Richland County asked the Montana Association of Counties to prepare a bill for the 2019 Montana Legislature to provide specific relief from land use regulation.
The bill gives county commissioners discretion to lift restrictive agricultural covenants from land that is leaving agricultural use but is going into a public use.
A law like this recently would have saved our rural electric cooperative over $80,000 in useless and time-consuming subdivision regulation studies. Since the cooperative will be using the land for an electrical substation to serve the residents of our county, there really was no reason for an expensive study of drinking water and sewer regulations. With this law, when local county commissioners can see that the regulations are useless, expensive, and a waste of time, they will be able to lift the restrictions.
In the photograph above, standing on the right is Loren H. Young, Chairman of the Board of County Commissioners, at the bill signing with the Governor of the State of Montana.
Testifying for local discretion and entitlements before the Montana legislature; and working for local infrastructure
During a visit to the Montana State Capitol to testify before committees of the Montana House of Representatives and work on legislation with the Montana Infrastructure Coalition. Our Commissioner, Shane Gorder, is the Chair of the Coalition.
Pictured from left to right, Mayor Rick Norby, Craig Steinbeisser, Tom Halvorson, Representative Joel Krauter, Commissioner Shane Gorder, City Clerk Jessica Redfield, and Commissioner Loren Young.
Commissioners Gorder and Young and I had the opportunity to support a bill that would let the county commissioners lift restrictive agricultural covenants from land that is leaving agricultural use, but is going into a public use. A law like this recently would have saved our rural electric cooperative over $80,000 in useless subdivision regulation studies. Since the cooperative will be using the land for an electrical substation to serve the residents of our county, there really was no reason for an expensive study of drinking water and sewer regulations. This bill was drafted by the Montana Association of Counties at the request of the Board of County Commissioners of Richland County.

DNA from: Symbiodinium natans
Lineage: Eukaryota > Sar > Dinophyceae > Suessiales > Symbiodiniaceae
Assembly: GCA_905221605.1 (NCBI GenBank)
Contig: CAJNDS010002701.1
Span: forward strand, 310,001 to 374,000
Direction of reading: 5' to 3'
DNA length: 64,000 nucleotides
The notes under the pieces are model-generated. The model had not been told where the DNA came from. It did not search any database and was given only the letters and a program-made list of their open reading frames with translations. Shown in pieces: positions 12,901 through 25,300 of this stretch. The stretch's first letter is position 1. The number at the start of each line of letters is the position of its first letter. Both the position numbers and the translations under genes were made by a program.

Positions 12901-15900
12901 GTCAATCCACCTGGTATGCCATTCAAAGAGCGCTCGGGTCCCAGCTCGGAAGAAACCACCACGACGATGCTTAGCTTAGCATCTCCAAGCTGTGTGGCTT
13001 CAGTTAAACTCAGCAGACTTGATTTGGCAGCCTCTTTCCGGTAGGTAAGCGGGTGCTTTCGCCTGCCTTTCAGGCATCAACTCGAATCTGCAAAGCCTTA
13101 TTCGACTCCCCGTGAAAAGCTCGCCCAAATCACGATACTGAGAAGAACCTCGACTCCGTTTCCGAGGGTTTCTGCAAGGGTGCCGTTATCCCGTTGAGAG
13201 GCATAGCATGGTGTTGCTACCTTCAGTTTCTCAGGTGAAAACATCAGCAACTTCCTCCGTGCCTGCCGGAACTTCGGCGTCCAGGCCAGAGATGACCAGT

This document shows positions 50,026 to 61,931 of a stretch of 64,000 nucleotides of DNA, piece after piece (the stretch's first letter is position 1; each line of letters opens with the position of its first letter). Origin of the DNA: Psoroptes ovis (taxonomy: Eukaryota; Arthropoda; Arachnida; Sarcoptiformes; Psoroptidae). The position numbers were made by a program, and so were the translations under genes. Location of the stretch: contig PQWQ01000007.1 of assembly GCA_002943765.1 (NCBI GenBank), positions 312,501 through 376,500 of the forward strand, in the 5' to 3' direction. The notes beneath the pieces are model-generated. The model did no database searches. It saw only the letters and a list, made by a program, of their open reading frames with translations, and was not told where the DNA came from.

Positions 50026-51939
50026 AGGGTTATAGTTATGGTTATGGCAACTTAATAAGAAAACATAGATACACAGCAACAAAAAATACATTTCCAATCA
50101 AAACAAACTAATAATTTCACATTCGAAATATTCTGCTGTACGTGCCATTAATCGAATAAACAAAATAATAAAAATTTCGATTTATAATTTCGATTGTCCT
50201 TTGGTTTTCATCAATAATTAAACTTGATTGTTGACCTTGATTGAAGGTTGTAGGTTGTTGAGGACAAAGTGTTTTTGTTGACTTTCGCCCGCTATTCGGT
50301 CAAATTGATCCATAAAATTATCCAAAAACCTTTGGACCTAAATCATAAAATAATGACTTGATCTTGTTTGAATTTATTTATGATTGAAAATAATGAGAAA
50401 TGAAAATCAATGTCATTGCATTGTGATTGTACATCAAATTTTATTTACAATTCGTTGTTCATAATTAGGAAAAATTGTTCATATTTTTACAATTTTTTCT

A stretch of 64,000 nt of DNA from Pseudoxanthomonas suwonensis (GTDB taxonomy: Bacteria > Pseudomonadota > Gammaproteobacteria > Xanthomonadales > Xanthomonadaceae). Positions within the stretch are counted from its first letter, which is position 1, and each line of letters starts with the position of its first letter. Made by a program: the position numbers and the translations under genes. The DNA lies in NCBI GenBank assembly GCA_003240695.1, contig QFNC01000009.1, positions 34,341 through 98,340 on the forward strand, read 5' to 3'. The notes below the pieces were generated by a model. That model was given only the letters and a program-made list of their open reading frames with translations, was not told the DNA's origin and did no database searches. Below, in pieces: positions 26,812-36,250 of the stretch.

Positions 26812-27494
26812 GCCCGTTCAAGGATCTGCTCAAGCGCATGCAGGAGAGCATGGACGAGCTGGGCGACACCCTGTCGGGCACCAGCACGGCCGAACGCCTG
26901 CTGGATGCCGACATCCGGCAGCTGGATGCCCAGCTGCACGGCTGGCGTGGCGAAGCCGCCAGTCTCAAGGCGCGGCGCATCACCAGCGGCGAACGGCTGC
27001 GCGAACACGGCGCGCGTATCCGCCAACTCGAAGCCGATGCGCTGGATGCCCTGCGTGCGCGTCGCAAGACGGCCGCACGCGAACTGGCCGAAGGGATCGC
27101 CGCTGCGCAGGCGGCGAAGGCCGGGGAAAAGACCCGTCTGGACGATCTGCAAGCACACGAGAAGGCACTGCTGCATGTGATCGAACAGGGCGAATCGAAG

I had the opportunity to defend the local government entitlement share from being raided to enable continued mismanagement and wasteful overspending the state Office of Public Defender. The Montana Association of Counties had about 70 members in attendance. Its Executive Director, Eric Bryson, spoke against the raid, as did many county commissioners from around the state. From my experience in criminal defense for 23 years, with 5.5 of those years as local public defender by contract with the county, and 18 years as deputy county attorney prosecuting crimes, and seeing what has happened with the Office of Public Defender, I was able to add information to the hearing that no other witness was in a position to provide. This all was a stroke of luck because the matter popped up like a jack-in-a-box without notice, and we happened to be in Helena for the Midwinter Conference of the Montana Association of Counties.
We also had the pleasure of seeing former Representative Bob Gilbert and his wife Dee, of Sidney. Bob was appearing before several committees providing information on various bills.
During that same trip to Helena, I had the opportunity to meet with the subdivision bureau chief, engineer, and bureau attorney of the Montana Department of Environmental Quality working on issues for Richland County.